Perhaps the most perplexing question one can ask while watching "Dance War: Bruno vs. Carrie Ann" is, "Why is this show called Dance War?" By adding the element of singing to this competition, the dancing falls to the wayside and becomes a sloppy obstacle meant to leave contestants gasping for air while singing horrible boy band songs of the mid 90s.

This week, Bruno and Carrie Ann were forced to choose their six-person teams out of the 14 remaining contestants. For those who needed math tutors like your fellow "Dance War" writer, that means one male and one female had to be cut. Before this could happen, however, the boys were forced to perform a group number, and then they were broken into two groups so their individual performances could shine through. Let the onslaught of cheesiness begin.

The boys were dressed for their opening number like an oiled up troupe I once saw at a casino called The Thunder Down Under. Vests with no shirts, drab olive green baggy pants, and chains galore - I couldn't differentiate one boy from another, and therefore we'll just move onto the girls. Actually, back up, a word for those in charge of musical selections - the 2000s have been a fine decade for music, so why reach into the linty pocket of 1995 to drag out the Backstreet Boys' "Larger Than Life", and 1990 for the Black Crowes' "Hard to Handle"? I'll even take a Nickelback song at this point.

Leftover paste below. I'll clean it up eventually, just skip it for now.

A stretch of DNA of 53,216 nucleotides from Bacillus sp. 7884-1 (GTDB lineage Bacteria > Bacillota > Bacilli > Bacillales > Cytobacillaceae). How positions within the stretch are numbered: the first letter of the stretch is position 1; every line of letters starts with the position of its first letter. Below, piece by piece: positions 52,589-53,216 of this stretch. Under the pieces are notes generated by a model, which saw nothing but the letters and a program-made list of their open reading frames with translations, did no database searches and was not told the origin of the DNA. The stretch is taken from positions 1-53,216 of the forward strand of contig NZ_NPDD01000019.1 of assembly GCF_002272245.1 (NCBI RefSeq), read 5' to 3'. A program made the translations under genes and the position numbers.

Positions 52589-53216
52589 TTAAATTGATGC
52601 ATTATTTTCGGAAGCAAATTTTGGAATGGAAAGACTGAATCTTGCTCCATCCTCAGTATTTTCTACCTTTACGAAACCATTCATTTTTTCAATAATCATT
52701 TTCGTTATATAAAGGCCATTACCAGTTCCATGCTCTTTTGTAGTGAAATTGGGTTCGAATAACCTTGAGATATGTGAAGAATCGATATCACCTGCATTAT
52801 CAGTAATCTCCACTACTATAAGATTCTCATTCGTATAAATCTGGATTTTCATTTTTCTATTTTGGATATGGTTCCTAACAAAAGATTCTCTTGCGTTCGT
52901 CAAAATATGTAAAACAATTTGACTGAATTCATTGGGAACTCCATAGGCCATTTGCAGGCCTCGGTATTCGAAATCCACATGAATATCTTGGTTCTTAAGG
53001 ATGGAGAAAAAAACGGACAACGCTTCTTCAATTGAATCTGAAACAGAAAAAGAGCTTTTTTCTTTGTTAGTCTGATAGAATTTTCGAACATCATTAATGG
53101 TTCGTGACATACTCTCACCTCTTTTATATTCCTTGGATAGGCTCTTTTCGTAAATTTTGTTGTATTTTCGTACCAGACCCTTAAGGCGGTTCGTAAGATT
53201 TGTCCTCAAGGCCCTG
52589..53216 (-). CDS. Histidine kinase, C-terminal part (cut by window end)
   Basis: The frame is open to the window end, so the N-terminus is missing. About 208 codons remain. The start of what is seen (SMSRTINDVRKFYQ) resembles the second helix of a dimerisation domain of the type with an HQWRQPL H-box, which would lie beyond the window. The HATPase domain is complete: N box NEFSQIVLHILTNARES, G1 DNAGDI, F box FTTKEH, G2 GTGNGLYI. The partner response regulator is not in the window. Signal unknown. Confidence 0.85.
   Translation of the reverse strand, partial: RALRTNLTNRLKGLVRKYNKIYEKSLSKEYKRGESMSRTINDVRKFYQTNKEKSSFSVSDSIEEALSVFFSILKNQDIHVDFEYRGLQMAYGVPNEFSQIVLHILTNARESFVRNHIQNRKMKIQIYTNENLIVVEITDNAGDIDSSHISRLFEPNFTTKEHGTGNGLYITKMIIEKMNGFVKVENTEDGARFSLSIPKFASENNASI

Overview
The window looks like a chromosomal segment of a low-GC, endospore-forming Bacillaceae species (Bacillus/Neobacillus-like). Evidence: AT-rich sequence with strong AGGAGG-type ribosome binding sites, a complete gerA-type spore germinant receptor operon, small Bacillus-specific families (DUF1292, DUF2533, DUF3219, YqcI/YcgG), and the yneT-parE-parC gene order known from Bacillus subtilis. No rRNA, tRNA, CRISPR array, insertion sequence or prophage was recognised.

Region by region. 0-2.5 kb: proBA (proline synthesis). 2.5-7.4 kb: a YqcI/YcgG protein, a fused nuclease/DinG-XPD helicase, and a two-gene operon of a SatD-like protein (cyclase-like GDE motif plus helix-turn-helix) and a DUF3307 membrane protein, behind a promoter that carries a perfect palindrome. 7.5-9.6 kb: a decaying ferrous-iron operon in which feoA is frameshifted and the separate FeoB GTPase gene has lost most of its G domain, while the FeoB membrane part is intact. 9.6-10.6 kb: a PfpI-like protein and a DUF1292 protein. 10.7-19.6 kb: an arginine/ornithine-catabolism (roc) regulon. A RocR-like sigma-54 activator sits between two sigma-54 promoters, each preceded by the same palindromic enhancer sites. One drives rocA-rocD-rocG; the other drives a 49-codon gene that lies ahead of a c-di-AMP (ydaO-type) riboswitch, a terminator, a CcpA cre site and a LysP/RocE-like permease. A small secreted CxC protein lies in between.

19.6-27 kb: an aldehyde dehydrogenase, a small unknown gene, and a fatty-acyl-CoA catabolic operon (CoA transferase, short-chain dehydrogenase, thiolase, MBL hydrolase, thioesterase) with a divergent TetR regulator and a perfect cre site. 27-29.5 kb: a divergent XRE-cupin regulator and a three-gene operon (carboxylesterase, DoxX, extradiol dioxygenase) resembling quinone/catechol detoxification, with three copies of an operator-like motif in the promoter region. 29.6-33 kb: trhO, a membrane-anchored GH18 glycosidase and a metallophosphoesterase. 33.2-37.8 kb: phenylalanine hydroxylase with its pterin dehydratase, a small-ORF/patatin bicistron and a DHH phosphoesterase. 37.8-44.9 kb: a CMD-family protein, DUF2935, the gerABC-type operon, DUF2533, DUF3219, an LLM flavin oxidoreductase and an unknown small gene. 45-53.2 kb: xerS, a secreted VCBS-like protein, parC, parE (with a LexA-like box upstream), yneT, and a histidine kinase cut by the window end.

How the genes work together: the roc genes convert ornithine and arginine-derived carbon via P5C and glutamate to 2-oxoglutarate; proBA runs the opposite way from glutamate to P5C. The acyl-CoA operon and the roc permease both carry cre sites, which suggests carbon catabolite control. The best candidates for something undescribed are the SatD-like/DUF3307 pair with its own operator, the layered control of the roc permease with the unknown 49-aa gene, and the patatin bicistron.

The lightening in a bottle qualities of talent shows such as "American Idol" and "Dancing With The Stars" shine through when watching a very un-electrifying "Dance War." That indefinable element that makes a viewer embrace a previous unknown like Kelly Clarkson or celebrity has-been like Marie Osmond makes these shows fun.

"Dance War," for the most part, lacks these root-worthy small-town folk. As the girls took the stage, however, a palpable energy came through the screen, beginning with their opening group performance. A "Chicago" style, behind a white screen start gave some allure and showmanship to their opening number, "Bad Girls" by Donna Summer. Even their costumes, rainbow bright sequined mini-dresses, beat the boys by a mile. Next up were the trio and quartet performances. Once again, song choice alert. "The Beat Goes On" by Sonny Bono? Oh no. Oh double no. Every teenager in America must have grimaced in simultaneous confusion. The second group got a song from the millennial heavens, however, and absolutely rocked "Lady Marmalade."

Carrie Ann and Bruno chose their teams, but the most exhilarating moment of the evening? Drew Lachey talking about choosing the "sex," (meant to say six), team members. Now that is good television.

Recap by Tiffany Bagster
Starpulse contributing writer